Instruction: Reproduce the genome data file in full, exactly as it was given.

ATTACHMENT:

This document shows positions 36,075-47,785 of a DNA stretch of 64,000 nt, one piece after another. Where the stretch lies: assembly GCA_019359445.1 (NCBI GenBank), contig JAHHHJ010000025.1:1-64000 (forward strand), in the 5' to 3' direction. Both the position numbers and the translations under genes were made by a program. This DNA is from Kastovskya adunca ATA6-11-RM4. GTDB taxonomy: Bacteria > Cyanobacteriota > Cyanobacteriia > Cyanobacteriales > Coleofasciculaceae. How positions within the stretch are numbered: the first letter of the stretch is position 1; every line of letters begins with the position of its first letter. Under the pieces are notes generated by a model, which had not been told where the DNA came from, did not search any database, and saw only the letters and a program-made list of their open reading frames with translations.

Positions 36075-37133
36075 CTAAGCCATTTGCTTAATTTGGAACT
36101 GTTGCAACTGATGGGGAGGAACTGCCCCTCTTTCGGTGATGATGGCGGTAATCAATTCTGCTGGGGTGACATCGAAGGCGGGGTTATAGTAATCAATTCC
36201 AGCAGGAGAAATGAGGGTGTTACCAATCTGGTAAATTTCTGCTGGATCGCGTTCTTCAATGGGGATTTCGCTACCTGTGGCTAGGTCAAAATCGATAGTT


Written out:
This document shows positions 36,075-47,785 of a DNA stretch of 64,000 nt, one piece after another. Where the stretch lies: assembly GCA_019359445.1 (NCBI GenBank), contig JAHHHJ010000025.1:1-64000 (forward strand), in the 5' to 3' direction. Both the position numbers and the translations under genes were made by a program. This DNA is from Kastovskya adunca ATA6-11-RM4. GTDB taxonomy: Bacteria > Cyanobacteriota > Cyanobacteriia > Cyanobacteriales > Coleofasciculaceae. How positions within the stretch are numbered: the first letter of the stretch is position 1; every line of letters begins with the position of its first letter. Under the pieces are notes generated by a model, which had not been told where the DNA came from, did not search any database, and saw only the letters and a program-made list of their open reading frames with translations.

Positions 36075-37133
36075 CTAAGCCATTTGCTTAATTTGGAACT
36101 GTTGCAACTGATGGGGAGGAACTGCCCCTCTTTCGGTGATGATGGCGGTAATCAATTCTGCTGGGGTGACATCGAAGGCGGGGTTATAGTAATCAATTCC
36201 AGCAGGAGAAATGAGGGTGTTACCAATCTGGTAAATTTCTGCTGGATCGCGTTCTTCAATGGGGATTTCGCTACCTGTGGCTAGGTCAAAATCGATAGTT